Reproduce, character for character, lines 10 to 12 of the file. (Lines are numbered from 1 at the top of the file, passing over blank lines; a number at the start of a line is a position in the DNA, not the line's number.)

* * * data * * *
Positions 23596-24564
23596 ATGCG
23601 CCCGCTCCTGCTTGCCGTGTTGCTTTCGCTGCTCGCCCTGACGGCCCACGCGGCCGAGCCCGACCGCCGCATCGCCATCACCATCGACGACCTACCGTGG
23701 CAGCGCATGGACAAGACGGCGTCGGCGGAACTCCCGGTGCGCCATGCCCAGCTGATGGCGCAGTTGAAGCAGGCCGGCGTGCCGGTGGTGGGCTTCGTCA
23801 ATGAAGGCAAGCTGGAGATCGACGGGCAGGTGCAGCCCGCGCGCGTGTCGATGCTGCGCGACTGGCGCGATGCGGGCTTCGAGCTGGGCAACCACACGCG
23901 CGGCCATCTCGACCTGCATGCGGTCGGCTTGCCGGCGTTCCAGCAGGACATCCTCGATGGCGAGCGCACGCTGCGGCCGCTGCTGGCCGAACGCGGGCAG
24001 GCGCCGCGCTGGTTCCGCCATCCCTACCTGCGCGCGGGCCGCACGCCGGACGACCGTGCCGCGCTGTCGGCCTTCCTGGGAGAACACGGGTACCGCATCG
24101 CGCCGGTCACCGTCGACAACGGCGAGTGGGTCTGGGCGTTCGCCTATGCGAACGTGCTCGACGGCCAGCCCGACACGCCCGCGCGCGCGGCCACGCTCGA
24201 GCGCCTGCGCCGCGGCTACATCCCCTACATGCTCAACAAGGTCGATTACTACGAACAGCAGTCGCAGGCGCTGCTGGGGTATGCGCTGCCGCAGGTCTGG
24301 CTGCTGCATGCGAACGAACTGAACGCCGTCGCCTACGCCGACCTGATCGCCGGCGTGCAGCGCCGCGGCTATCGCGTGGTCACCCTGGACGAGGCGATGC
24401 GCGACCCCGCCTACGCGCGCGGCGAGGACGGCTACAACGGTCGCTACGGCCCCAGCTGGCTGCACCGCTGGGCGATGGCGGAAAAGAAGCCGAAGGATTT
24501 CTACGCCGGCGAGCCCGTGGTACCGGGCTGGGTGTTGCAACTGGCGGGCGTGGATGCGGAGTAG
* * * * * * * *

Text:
24301 CTGCTGCATGCGAACGAACTGAACGCCGTCGCCTACGCCGACCTGATCGCCGGCGTGCAGCGCCGCGGCTATCGCGTGGTCACCCTGGACGAGGCGATGC
24401 GCGACCCCGCCTACGCGCGCGGCGAGGACGGCTACAACGGTCGCTACGGCCCCAGCTGGCTGCACCGCTGGGCGATGGCGGAAAAGAAGCCGAAGGATTT
24501 CTACGCCGGCGAGCCCGTGGTACCGGGCTGGGTGTTGCAACTGGCGGGCGTGGATGCGGAGTAG